3. Remember Your Roots: My favorite part of any of the interviews we’ve conducted is talking to chefs about their original inspiration. “When did you know you wanted to become a chef?” is the question that usually illicits the longest response of the interview. Usually, they talk about their earliest memories of smells and tastes associated with the kitchen, during unforgettable holidays and family parties, carefully learning from a parent or grandparent how to prepare a delicious meal that will feed their whole family in a mere matter of hours. In the case of Chris and Danielle in Top That! Donuts they talked about Danielle’s beloved Aunt Betty, who believed in and encouraged her niece to follow her passion of opening her own sweet-shop by the sea. Aunt Betty wasn’t there to see the doughnut shop but I can assure you, she’s there in spirit. Her story hangs prominently on the wall for each of their guests to read and TTD even has a doughnut on the menu named the “Aunt Betty,” featuring many of her favorite ingredients. At the time of our filming, the “Aunt Betty” was their most popular doughnut, and somehow I have a feeling that hasn’t changed.
I guess I naturally gravitate to these stories because so much of my craft and professional passion is tied to my grandmother’s love of stories and my grandfather’s love of old television shows and films as a little kid. I try to honor them with the stories I tell, each and every time. I believe that the friends we’ve interviewed for this series do the same for the people they love, the people that taught them the most, with each and every dish or treat they make. They’re a humble reminder that people we love are with us always, especially in our acts, in what we do and create for others.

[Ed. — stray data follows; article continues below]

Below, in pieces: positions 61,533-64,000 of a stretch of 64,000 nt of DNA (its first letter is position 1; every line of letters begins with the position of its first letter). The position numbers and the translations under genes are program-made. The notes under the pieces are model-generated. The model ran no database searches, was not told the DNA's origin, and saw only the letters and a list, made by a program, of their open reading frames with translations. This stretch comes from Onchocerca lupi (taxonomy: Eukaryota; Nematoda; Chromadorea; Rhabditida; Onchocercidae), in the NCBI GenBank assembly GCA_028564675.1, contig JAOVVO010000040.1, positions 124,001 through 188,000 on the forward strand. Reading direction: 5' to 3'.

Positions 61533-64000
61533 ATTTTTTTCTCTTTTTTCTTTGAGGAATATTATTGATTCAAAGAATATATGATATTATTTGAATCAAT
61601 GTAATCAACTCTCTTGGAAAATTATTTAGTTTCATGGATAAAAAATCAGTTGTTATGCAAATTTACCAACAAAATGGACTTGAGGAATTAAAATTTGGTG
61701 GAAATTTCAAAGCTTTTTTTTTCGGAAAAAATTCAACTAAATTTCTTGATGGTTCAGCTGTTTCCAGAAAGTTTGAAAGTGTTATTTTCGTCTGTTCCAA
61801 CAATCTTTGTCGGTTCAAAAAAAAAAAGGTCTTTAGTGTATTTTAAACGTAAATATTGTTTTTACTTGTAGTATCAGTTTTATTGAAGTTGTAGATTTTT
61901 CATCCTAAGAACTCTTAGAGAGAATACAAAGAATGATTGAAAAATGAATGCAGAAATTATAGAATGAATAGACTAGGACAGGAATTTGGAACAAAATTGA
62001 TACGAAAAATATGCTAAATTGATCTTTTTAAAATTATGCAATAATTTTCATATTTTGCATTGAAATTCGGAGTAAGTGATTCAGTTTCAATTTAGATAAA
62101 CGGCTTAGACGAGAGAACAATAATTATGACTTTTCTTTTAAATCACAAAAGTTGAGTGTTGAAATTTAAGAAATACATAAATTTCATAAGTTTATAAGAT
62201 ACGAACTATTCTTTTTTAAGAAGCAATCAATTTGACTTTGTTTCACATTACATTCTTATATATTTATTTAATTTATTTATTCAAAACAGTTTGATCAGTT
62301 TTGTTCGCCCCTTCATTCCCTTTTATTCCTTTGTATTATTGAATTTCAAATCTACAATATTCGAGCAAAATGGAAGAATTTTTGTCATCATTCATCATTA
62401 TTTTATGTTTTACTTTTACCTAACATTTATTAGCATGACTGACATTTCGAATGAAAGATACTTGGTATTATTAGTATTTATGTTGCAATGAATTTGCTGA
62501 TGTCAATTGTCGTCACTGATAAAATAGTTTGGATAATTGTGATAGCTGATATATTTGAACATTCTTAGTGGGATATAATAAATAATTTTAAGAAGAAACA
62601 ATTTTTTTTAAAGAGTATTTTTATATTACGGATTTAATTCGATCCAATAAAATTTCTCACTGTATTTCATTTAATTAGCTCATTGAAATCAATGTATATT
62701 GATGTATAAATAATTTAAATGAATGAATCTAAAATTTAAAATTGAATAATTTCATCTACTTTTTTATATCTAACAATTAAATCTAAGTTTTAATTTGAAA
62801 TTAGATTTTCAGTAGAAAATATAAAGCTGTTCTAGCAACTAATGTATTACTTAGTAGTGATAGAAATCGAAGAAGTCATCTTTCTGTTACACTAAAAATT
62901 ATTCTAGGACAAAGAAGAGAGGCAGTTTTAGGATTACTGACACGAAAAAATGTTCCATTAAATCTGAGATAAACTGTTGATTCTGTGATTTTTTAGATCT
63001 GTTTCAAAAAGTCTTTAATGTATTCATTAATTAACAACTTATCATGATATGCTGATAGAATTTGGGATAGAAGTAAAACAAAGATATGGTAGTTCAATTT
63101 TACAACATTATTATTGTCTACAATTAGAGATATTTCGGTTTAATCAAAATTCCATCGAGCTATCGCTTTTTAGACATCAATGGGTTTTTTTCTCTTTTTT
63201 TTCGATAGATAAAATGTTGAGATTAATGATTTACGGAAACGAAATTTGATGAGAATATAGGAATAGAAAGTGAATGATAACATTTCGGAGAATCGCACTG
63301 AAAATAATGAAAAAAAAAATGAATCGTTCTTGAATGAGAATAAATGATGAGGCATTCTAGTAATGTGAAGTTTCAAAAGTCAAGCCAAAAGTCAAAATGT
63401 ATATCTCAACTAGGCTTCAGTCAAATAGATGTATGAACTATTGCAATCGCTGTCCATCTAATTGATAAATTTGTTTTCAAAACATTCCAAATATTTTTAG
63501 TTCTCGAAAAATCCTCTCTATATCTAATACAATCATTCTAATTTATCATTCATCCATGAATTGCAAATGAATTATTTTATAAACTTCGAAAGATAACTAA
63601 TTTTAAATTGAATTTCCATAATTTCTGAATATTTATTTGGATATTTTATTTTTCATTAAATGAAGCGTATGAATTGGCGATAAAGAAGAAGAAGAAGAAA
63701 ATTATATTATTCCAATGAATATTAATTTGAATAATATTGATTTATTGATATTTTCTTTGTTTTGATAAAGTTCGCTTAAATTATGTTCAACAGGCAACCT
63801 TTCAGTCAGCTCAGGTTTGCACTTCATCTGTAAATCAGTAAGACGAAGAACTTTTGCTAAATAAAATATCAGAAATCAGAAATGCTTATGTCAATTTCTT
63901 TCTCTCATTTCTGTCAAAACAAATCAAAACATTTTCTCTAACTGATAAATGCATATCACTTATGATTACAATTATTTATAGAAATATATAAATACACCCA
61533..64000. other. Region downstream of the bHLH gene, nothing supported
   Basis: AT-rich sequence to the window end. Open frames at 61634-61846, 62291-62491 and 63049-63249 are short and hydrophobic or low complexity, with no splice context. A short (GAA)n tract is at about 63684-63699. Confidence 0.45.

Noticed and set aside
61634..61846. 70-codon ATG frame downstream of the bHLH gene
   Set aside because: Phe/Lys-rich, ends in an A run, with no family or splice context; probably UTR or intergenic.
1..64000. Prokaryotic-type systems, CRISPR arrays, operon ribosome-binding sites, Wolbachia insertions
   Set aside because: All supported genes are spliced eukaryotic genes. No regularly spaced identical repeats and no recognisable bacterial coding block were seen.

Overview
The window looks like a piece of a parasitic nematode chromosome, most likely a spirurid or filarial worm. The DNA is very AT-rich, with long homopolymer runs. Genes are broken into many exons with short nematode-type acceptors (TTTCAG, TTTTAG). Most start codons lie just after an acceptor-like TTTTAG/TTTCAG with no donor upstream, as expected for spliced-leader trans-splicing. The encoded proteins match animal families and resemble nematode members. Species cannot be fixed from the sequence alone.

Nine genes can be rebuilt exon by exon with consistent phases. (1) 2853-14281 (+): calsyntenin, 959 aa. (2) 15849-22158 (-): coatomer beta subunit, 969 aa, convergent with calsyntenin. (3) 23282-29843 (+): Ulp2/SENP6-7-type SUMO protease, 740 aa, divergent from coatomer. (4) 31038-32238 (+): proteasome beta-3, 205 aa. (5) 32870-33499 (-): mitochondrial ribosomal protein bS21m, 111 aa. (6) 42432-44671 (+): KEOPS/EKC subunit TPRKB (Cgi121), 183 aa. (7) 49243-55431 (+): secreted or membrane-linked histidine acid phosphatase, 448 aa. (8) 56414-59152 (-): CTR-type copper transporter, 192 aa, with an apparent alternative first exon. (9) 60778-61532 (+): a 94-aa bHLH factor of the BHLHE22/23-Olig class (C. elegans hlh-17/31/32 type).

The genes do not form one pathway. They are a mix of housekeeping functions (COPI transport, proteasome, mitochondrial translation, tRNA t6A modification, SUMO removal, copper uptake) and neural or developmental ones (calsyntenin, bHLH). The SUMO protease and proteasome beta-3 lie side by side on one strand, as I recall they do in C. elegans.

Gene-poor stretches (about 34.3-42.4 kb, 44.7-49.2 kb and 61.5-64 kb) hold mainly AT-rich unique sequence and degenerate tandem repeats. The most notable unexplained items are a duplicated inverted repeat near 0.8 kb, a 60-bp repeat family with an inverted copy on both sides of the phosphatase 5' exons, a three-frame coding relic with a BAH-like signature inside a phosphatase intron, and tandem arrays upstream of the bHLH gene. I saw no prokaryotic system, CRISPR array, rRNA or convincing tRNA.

4. Stay True While Evolving: It’s a unique lesson in the achievement of balance. All of these chefs and entrepreneurs stay true to who they are and the delicious foods people have come to expect from them. They aren’t constantly re-inventing themselves in drastic terms which to me is always a sign of quiet and inner confidence. At the same time, each of these individuals is constantly trying to evolve and calibrate their craft. They’re obsessive tinkerers and experimenters who aren’t afraid to explore new things in moderation. They’re always learning, trying other people’s restaurants and taking note of the unique things they love from their colleague’s cuisine. It doesn’t threaten them, it inspires them.
I really hope you’ve enjoyed reading about our award-winning Culinary Film Series, and now that you know the inspiration behind it, here’s a link to watch the films and get REALLY hungry.
We’re really looking forward to announcing our next few films in the series (one of them coming real-soon). Feel free to leave your comments and questions here, or to email me directly at email@example.com for more information or to share your own story.